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Officials assert 'creaking' Paris metro is fit for Olympic test

Updated: 2024-04-15 09:53
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An aerial view of the Eiffel Tower Stadium, which is being built for the Paris 2024 Olympic and Paralympic Games. REUTERS

PARIS — Once the envy of other cities, Paris' creaking underground metro system has become a subject of daily frustration for users, just as the French capital gears up to host this year's Olympics.

"It's really difficult and we're not even at the Olympics yet, when there'll be millions of people on it," Juliette Fayaud, a 26-year-old restaurant worker, told AFP at a station along the metro's Line 8.

"There aren't enough trains. Sometimes, during rush hour, there's a train every five minutes when you need them every two or three," she said.

User satisfaction has plunged since the Covid-19 pandemic in 2020, when the RATP, which runs the capital's transport system, cut services as commuters stayed home en masse.

Many metro employees were furloughed and never returned to their jobs, while the training of new staff to replace them slowed significantly.

"I think it'll be horrible during the Olympics," 22-year-old saleswoman Gabrielle Camus, another daily user, told AFP, as she waited for a train. "I'm planning to use a bike and avoid the metro as much as possible."

On some lines, around one in five trains ran late last year, according to public data, with passengers sometimes facing waits of up to 10 or 15 minutes during the day on the worst-performing lines.

Commuters on the larger overground trains, which run on so-called RER lines, were offered refunds in 2023 for the third consecutive year due to punctuality problems. The service is still not back to pre-Covid levels.

With around seven million visitors expected in Paris during the Olympics, which runs from July 26 to Aug 11, as one of the main forms of transport for both tourists and locals, the commuter train system will be under severe scrutiny.


Major political pressure ahead of the Games — and the appointment of former prime minister Jean Castex as head of the RATP in 2022 — has led to gradual improvements in recent months, according to surveys by the capital's transport authority.

Castex warned in December that eight out of ten lines were "no longer in a state to provide a quality public service", which he blamed on "40 years of under-investment".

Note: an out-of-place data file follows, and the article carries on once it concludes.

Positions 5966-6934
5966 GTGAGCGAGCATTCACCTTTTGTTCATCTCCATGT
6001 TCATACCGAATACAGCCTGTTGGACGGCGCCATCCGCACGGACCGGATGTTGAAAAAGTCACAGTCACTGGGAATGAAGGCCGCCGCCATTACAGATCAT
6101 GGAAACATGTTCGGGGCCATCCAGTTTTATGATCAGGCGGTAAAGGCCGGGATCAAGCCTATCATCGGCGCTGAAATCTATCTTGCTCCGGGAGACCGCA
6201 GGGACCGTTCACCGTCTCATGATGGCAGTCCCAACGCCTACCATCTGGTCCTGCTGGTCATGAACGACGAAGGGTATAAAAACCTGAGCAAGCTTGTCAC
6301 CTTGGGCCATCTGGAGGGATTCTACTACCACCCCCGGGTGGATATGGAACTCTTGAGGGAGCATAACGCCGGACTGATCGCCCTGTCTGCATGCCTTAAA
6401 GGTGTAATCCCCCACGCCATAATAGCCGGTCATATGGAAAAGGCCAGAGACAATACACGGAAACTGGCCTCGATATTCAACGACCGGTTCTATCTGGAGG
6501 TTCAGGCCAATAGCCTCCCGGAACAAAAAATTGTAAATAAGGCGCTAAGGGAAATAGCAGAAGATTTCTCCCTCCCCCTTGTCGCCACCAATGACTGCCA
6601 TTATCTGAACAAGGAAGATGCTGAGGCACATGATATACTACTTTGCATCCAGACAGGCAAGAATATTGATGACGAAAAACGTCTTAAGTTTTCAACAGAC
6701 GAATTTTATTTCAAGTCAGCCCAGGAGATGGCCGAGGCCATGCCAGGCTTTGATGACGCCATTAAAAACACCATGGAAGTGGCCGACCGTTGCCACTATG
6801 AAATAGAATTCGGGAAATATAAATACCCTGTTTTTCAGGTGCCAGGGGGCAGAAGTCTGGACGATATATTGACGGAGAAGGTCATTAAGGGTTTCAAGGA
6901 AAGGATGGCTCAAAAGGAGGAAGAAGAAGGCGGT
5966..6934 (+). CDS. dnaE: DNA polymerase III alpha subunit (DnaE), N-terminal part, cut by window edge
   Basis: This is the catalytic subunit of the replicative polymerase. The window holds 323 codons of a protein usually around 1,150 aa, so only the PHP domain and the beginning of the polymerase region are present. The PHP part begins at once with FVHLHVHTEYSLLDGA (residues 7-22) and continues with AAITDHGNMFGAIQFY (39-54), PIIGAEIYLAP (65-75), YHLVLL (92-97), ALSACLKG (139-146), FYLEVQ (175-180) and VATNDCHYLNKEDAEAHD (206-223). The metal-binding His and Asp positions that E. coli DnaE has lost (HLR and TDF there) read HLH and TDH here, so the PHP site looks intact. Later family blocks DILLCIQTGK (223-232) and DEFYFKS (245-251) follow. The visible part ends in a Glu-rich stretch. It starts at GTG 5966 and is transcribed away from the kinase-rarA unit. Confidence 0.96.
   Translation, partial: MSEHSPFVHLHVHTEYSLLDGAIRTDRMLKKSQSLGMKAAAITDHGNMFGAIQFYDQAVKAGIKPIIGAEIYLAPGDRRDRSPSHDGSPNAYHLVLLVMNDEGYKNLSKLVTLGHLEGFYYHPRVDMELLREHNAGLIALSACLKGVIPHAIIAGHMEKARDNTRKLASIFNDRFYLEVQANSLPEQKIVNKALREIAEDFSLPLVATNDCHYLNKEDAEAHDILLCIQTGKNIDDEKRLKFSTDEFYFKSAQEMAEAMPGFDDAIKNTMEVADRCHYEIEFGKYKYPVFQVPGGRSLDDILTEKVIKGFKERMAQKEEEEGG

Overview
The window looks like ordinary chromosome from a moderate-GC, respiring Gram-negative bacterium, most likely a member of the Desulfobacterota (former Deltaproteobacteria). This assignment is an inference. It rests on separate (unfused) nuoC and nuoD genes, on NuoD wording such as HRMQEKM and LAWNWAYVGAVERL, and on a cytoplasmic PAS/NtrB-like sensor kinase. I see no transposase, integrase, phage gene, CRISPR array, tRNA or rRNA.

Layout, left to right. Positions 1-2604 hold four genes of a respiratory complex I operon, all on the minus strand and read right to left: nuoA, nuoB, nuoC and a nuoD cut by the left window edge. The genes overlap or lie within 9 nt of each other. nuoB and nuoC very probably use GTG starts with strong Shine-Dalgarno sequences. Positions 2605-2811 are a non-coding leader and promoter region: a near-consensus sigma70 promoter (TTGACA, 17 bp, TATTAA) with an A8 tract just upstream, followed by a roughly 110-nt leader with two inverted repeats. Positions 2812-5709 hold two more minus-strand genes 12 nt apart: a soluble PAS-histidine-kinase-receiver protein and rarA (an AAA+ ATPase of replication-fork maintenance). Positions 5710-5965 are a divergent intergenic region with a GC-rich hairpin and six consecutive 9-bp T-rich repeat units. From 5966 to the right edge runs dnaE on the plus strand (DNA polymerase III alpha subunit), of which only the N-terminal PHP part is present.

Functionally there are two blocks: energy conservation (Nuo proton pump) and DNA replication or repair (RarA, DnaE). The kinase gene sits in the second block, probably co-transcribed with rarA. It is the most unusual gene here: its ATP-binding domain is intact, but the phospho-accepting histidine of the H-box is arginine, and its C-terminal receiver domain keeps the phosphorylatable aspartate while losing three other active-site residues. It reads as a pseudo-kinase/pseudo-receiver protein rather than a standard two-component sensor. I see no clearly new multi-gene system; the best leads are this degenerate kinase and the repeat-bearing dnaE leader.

But, thanks in part to a major staff recruitment drive, all lines — with the exception of the 3, the 8 and the RER C — reached the minimum performance standard of 90 percent punctuality in March, according to the latest data.

Workers are also racing to complete key line extensions ahead of the Olympics, notably to connect the southern Orly airport to the metro's line 14, and a new transport node near the Stade de France, which will host athletics, in the north.

"It's a challenge that we are able to meet," the head of the greater Paris region, Valerie Pecresse, told reporters as she presented her transport plans for the Olympics in late March.

Some metro or RER lines, particularly those serving the soccer, tennis or athletics stadiums, will have up to 71 percent more trains than a usual summer's day.

The challenge is not so much the volume of travelers — overall traffic is expected to be no higher than a normal working day — but it is the peaks in demand as fans enter and leave stadiums.

"You shouldn't be scared to do a bit of walking," Pecresse told Parisians. "It's good for your health."

'Key issue'

In a city that has been gradually squeezing out cars, Paris is also keen to show off its recent cycling revolution.

Each Olympic sports venue will be accessible by bike, with around 415 kilometers of new cycle lanes built ahead of the Games, as well as 20,000 bicycle parking spots.

There will be no parking provision for cars at sports venues, however, and traffic jams in the capital are expected to be worse than usual due to road closures.

Chief organizer Tony Estanguet last week sounded confident that the city's trains, buses, trams and cycle lanes could handle the strain.

"It's a key issue for the smooth organization and success of our event. We're well aware of that," he told reporters.

Paris's two main airports — Charles de Gaulle and Orly — are also gearing up to play key roles and have installed 15 new baggage inspection lines between them.

"The infrastructure is ready," the director general of the airports' operating company said recently.

Traffic is expected to be similar to summer averages of 300,000 arrivals per day, but with a major spike in demand in the days after the closing ceremony on Aug 11.


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